Brisbane’s Five Best Mulches

Mulch can save you work, time and money, this guide should help with mulch selection so you have the right type in the right place.

1- Hoop Pine Mulch (around $90 per m3)- coming from plantation grown hoop pine on Brisbane’s outskirts. It is coarse, being in long ribbons from the bark of the pine trees. This coarseness is its main advantage, it can be placed on the steepest banks and stays in place. It also takes a long time to break down, longevity being a great feature of a landscape mulch. Having a large ‘particle size’ (more about this later), it captures and holds moisture, and if spread at the recommended depth of 75mm, suppresses weeds as well.

2- Aged Forest Mulch ($60-70 per m3)- forest mulch is what is left after the tree loppers have visited, however it needs three special qualities to be of good use as a garden mulch. Firstly, it needs to have been aged for at least 6 months. This means it has been stored in a large pile hot enough to allow some decomposition of the material. Inside the piles, heat is generated that kills any tree seeds, and the breakdown process allows the mulch to add beneficial microbial activity to your soil. Using freshly ground mulch can damage your garden. As it breaks down it can heat up plants whilst the decomposition process in the early days can rob the soil of nitrogen.

Aged forest mulch used successfully at the University of Queensland river bank re vegetation project.

The second good quality of aged forest mulch is the chip size. If there are too many leaves and dirt in the mulch it will become ‘hydro-static’. The mulch particles join together to form a continuous blanket over the soil that can cause water to wash straight off it. Look for large chips with little in the way of ‘fines’, dirt and decomposed leaves.

The final quality is related to what kinds of trees the mulch is made from. Australian hardwood (Eucalyptus) forest mulch has hardwood chips and so lasts the longest, while being generally free of weed tree seeds. While the clearing of forests is not ideal, at least the by-products can be put to good use. Aged Forest Mulch has been the backbone of many re-vegetation projects.

3- Sugarcane mulch (around $70 per m3 if bought as a round bale)- the Moreton Bay area between Brisbane and the Gold Coast holds an amazing resource, locally produced, affordable and biodegradable mulch that is also a great soil improver. Sugar cane mulch won’t last forever, expect between 3 and 6 months. It will prove ideal in fruit tree establishment, vegetable gardens and as a general quick fix. It can be purchased in square bales ($10-$15) or larger round bales ($70). Disadvantages of cane mulch is it can appear unsightly if blown around by the wind, is slippery when applied to embankments and the aforementioned short life span. However for ease of use, sustainability, cost and soil improvement it is a winner.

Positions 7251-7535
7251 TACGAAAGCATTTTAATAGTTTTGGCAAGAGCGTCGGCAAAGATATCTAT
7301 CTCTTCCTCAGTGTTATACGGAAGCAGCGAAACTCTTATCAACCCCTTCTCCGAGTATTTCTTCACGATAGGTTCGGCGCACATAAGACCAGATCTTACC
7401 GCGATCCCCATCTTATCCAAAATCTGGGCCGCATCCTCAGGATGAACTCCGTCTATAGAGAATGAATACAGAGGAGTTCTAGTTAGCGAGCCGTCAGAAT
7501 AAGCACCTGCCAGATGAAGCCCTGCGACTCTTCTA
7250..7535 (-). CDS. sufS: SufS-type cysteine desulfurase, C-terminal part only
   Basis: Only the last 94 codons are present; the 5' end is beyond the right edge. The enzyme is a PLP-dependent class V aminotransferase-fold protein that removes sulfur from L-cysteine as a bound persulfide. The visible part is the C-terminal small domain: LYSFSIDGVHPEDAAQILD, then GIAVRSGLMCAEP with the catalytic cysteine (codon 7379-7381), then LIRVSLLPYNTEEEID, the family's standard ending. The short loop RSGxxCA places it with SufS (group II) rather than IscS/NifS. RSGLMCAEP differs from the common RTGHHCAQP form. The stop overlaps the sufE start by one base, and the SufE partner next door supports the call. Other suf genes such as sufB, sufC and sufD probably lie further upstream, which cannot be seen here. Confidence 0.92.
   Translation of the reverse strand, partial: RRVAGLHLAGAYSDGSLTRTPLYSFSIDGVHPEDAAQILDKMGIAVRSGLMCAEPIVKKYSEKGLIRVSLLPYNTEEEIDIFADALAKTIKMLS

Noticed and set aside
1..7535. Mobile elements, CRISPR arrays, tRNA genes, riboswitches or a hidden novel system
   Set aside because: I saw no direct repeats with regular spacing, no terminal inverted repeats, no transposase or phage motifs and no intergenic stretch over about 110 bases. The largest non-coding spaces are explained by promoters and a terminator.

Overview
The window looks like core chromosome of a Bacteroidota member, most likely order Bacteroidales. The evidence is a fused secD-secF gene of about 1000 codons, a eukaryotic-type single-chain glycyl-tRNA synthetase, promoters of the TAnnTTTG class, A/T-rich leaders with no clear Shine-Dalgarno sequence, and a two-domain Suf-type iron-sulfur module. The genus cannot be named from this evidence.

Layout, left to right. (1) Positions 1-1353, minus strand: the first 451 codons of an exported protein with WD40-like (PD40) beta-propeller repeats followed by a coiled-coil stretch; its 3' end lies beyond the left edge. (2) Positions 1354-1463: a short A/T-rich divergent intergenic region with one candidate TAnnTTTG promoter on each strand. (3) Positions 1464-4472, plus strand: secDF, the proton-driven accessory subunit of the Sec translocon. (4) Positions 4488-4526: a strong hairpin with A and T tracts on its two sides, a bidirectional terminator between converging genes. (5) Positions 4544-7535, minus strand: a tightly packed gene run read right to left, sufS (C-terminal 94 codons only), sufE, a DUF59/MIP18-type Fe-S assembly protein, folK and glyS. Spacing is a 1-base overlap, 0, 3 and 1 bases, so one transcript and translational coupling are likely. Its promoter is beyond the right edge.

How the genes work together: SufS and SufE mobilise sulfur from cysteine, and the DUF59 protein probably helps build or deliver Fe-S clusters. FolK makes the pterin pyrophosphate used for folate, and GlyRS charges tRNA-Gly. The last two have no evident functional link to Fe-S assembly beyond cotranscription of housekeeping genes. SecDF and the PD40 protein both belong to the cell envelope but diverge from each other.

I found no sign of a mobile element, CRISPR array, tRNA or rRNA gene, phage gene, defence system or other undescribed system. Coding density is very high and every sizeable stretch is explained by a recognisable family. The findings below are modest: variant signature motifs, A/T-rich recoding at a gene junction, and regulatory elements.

Sugar cane mulch great for vegetables and improving soils. Earthworms love it!

4- Coir Mulch ($220 per m3) – coir mulch is a newer product that has good applicability in raised beds and container planting situations. It comes in dried ‘bricks’ and is made from coconut fiber. The bricks expand in water making it ideal to use in townhouses and apartments, being light to carry in before watering into place. A 90ltr block costs around $20 (so around $220 m3), so it isn’t the cheapest mulch but it looks great and lasts. It even works well for orchids, especially Cattleya and Dendrobium types. One note on coir supply is that it is currently encountering some difficulties due to the Covid pandemic in Sri Lanka.

Coir mulch was used in this bed for its fine texture. Hoop pine mulch used in the background. Deep gravels used for weed and plant free paths.

5- Groundcovers – while technically not a traditional ‘mulch’, consider a living mulch of native groundcovers. The groundcovers once established act like mulches, covering the soil by shading it and holding down any lose items like leaves and existing mulch, while trapping moisture. Species to recommend are spreading Myoporum, prostrate grevillea’s such as ‘Bronze Rambler’ and ‘Royal Mantle’, Scaevola albida (fanflower), and Mesembryanthemum (pigface).

Mulches to avoid. Non organic mulches such as stones and gravels are great at suppressing weeds if applied at a good depth (100mm), however they are also great at killing other plants as well due to the heat generated around them in summer. Exceptions for stone mulch use is 100% shaded areas, around very hardy and established trees and potentially in cactus gardens.

Cypress mulches, while smelling good, are often full of ‘fines’ so are not very effective (look for ‘chips’ if you really want to ‘cypress’ weeds). The mulches can be very dusty so wear a mask if spreading. For the money (around $70-$90) consider hoop pine mulch as an alternative. And while they purportedly repel termites, cypress mulch certainly won’t stop termites entering you house.

Cheap ‘tub ground’ ‘forest mulch’ from tree loppers. It may be cheap, it may even be free, but if it is from an exotic pest tree you may be spreading this tree’s seeds around your garden. And remember the fresh mulch may rob your garden of nitrogen and make your plants worse off. Use with caution!


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